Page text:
339 F2d 577 O'Dell v. Ruhter
339 F.2d 577
Norene R. O'DELL, Appellant,
Jack RUHTER, Trustee in Bankruptcy, and Internal Revenue
Service, UnitedStates of America, Appellees.
United States Court of Appeals Tenth Circuit.
Dec. 15, 1964.
Tosh Suyematsu, Cheyenne, Wyo., for appellant.
James P. Horiskey, Cheyenne, Wyo., for appellee, Jack Ruhter.
Karl Schmeidler, Washington, D.C. (Louis F. Oberdorfer, Asst. Atty. Gen., Lee A. Jackson and I. Henry Kutz, Attys., Dept. of Justice, and Robert N. Chaffin, U.S. Atty., and Leroy V. Amen, Asst. U.S. Atty., on the brief), for appellee, United States.
Before MURRAH, Chief Judge, and HILL and SETH, Circuit Judges.
HILL, Circuit Judge.
This is a companion case to Ruhter v. Internal Revenue Service, 10 Cir., 339 F.2d 575.
The background facts are set forth in the companion case and in O'Dell v. United States, 10 Cir., 326 F.2d 451. In addition, the record discloses that the appellant, Norene R. O'Dell, filed a motion requesting the bankruptcy court to enter an order requiring the Trustee to forthwith pay the amount of the I.R.S.'s tax claim or, in the alternative, charging the bankrupt estate with the interest accruing daily on that tax claim since the date of bankruptcy. The Referee denied the motion stating that the tax claim was in litigation and the amount thereof had not been determined and that post-bankruptcy interest could not be charged to the estate under the provisions of the Bankruptcy Act. Appellant filed a petition for review and the District Court affirmed the denial of the relief sought. This appeal resulted.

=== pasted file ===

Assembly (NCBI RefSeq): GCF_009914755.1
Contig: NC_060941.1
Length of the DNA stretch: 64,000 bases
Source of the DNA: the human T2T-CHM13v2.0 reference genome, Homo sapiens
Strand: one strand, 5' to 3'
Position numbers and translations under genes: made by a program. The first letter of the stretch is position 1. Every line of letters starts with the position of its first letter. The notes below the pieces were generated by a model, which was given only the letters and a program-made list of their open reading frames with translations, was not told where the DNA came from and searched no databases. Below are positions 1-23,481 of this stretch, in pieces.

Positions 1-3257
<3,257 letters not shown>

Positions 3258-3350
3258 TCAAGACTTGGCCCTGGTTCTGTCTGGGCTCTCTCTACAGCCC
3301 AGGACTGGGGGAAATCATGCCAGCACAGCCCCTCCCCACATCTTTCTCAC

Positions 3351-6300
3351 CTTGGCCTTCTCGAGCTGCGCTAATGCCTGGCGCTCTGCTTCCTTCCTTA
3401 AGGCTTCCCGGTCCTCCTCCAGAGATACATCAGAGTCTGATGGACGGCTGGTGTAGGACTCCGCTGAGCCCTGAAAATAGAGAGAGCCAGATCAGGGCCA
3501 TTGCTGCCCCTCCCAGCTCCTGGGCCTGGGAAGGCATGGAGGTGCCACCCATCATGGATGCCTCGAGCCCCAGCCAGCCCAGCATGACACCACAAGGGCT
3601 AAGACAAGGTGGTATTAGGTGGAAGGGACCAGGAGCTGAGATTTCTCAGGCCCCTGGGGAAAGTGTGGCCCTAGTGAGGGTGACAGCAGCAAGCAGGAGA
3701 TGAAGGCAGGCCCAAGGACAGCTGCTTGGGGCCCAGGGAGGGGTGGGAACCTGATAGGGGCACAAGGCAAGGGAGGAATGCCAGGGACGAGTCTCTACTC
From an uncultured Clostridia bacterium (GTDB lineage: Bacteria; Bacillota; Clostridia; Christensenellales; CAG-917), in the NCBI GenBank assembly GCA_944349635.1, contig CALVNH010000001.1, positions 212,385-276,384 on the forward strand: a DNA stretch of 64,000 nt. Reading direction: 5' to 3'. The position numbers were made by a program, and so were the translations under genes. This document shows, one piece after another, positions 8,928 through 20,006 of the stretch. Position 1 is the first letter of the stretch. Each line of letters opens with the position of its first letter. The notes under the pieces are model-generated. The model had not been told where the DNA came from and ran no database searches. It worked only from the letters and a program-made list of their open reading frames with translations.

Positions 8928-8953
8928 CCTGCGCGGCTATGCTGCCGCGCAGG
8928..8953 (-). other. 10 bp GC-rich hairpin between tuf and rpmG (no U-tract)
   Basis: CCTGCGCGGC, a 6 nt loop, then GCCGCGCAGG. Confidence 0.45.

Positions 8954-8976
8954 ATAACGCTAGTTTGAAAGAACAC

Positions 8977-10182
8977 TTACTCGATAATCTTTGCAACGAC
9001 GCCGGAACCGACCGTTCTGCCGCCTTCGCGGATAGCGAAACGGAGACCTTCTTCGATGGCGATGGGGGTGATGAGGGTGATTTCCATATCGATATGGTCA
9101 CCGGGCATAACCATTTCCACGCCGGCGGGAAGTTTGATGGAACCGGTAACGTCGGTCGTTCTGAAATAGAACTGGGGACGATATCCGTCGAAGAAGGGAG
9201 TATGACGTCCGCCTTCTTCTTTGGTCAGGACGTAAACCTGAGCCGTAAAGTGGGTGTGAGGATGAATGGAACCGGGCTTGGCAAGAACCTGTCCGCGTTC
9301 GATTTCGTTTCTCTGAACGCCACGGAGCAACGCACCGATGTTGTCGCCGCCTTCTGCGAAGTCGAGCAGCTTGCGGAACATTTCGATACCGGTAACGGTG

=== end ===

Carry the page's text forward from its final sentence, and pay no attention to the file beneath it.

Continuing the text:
The parties agree that the decisive question presented by this appeal is whether the Referee abused his discretion by refusing to direct the Trustee to forthwith pay the I.R.S. claim. We are unable to conclude that the record discloses such an abuse of discretion. However, it appears from an unofficial report of the Referee that all secured claims have been paid and that there remains in the bankrupt estate a sufficient amount of money to pay the priority claims in the order of their priority. Certainly, a claim, or at least the undisputed portion thereof, should be paid as soon as possible. This is especially true where, as here, interest is accruing in substantial amounts each day upon the balance of the claim. We are sure that there has been no deliberate delay in the payment of the tax claim in question and that it will be paid as soon as good judicial administration permits it to be paid.
Appellant argues that the failure to pay the claim and thus stop the accrual of interest amounts to a denial of due process. We do not agree. It must be remembered that the interest is accruing upon a debt which is the personal liability of appellant. While we are impressed with appellant's argument as to the equities in her favor, we do not think they are in the nature of a constitutional right.